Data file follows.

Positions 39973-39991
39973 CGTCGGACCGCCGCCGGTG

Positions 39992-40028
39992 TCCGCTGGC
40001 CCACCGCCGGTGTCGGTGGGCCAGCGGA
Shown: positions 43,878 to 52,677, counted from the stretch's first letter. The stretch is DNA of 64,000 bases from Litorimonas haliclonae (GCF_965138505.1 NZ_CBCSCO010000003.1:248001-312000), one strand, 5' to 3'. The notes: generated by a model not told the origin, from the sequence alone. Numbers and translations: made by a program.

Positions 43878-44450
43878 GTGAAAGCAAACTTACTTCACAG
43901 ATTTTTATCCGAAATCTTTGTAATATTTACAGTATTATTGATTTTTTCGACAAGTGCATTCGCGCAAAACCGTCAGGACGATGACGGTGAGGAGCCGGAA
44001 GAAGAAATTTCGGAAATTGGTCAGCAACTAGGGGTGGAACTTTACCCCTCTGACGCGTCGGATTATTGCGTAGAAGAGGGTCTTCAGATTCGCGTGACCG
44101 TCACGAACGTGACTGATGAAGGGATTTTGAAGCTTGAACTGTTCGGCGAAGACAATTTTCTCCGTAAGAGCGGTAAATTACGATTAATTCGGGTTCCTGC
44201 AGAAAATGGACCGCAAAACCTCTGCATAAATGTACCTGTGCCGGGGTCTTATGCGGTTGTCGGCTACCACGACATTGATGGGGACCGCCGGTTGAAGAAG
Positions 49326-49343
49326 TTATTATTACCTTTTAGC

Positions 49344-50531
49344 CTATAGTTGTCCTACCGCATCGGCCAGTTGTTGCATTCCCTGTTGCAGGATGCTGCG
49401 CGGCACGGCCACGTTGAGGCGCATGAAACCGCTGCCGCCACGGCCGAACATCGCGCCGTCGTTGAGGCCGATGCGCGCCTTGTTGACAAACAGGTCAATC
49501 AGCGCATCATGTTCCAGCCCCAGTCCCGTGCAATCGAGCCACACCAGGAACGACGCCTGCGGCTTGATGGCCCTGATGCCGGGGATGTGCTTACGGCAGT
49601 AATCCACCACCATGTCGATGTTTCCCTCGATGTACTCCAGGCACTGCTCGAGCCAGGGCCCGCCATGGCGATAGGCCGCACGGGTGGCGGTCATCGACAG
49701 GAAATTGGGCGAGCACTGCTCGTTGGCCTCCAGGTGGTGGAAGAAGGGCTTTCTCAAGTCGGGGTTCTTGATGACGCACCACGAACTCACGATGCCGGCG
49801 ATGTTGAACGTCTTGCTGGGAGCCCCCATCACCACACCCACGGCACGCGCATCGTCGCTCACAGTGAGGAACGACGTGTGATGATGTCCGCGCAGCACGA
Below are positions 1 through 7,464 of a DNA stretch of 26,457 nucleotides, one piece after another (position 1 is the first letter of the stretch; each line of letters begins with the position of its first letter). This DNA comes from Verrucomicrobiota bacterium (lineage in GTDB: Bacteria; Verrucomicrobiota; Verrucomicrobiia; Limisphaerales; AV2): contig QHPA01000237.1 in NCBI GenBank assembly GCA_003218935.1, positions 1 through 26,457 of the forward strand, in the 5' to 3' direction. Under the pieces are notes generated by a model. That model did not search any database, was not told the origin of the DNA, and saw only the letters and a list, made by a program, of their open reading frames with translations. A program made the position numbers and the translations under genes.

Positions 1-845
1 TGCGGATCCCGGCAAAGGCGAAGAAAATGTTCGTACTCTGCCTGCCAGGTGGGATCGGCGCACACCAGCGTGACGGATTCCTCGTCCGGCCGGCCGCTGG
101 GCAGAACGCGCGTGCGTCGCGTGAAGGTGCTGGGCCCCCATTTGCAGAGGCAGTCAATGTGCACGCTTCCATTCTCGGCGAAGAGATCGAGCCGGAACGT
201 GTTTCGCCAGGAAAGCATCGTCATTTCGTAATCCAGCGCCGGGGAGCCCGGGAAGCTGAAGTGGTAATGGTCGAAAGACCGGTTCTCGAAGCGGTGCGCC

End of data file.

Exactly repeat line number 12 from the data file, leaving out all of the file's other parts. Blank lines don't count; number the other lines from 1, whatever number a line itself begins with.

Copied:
44201 AGAAAATGGACCGCAAAACCTCTGCATAAATGTACCTGTGCCGGGGTCTTATGCGGTTGTCGGCTACCACGACATTGATGGGGACCGCCGGTTGAAGAAG